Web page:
Akkad

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Related to Akkadian civilization: Sumerian civilization

Ak·kad

also Ac·cad  (ăk′ăd′, ä′käd′)
1. An ancient region of Mesopotamia occupying the northern part of Babylonia. It reached the height of its power in the third millennium bc.
2. also A·ga·de (ə-gä′də) An ancient city of Mesopotamia and capital of the Akkadian empire.

Akkad

(ˈækæd) or

Accad

n
1. (Placename) a city on the Euphrates in N Babylonia, the centre of a major empire and civilization (2360–2180 bc). Ancient name: Agade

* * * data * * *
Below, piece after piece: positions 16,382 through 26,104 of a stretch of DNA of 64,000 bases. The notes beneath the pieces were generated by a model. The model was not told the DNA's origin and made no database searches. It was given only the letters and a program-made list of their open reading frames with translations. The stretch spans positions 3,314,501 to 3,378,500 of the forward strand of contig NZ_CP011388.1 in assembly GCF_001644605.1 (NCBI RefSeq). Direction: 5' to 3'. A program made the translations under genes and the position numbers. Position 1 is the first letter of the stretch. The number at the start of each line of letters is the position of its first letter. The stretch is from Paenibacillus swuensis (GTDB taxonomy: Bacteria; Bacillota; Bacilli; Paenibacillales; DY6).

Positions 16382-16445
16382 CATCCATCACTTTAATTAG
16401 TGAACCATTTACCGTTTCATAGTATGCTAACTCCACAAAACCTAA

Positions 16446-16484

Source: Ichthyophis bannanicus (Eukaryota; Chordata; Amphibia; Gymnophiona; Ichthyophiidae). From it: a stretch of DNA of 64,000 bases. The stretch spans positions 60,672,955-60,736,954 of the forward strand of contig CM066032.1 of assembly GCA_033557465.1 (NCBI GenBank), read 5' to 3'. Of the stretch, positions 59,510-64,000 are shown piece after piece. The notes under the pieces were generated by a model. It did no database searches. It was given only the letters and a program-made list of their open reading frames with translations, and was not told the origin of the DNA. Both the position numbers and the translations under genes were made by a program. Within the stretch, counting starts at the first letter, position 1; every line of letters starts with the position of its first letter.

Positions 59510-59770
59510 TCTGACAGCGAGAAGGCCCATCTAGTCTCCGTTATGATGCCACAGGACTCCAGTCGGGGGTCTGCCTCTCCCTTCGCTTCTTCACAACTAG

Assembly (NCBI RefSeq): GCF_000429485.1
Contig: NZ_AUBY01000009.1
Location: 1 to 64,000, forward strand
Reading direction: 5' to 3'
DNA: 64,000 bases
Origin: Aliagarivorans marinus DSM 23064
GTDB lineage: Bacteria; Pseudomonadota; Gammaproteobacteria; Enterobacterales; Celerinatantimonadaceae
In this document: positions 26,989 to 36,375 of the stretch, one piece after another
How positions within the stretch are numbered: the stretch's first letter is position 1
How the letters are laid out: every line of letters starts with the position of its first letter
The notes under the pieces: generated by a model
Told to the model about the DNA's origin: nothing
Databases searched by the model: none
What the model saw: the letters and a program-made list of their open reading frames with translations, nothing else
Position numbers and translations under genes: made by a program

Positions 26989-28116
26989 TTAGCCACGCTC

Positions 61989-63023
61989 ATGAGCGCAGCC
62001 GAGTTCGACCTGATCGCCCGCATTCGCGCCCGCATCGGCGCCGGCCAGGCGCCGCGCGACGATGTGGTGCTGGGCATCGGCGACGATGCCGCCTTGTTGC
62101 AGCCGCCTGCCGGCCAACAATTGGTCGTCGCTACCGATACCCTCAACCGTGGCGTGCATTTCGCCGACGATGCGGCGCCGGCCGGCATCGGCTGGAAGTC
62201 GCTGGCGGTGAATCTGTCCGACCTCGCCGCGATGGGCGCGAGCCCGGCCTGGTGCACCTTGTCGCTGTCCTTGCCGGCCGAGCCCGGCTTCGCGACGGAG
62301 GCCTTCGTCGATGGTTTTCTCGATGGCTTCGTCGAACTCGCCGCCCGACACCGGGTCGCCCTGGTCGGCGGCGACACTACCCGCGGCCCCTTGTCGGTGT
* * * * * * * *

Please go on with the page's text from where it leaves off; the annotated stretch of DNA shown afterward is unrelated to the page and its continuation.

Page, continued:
2. (Placename) an ancient region lying north of Babylon, from which the Akkadian language and culture is named

Ak•kad

or Ac•cad

(ˈæk æd, ˈɑ kɑd)

n.
1. an ancient region in Mesopotamia, the N division of Babylonia.
2. a city in this region: capital of the Akkadian empire c2350–2200 b.c.
References in periodicals archive ?
For example, 4,200 years ago, people of the Akkadian civilization in the Fertile Crescent were abruptly driven from their homes by drought and famine that would last some 300 years.
Refugees from the drought-stricken areas flooded major cities downriver, and the influx ultimately toppled the Akkadian civilization, the world's first empire.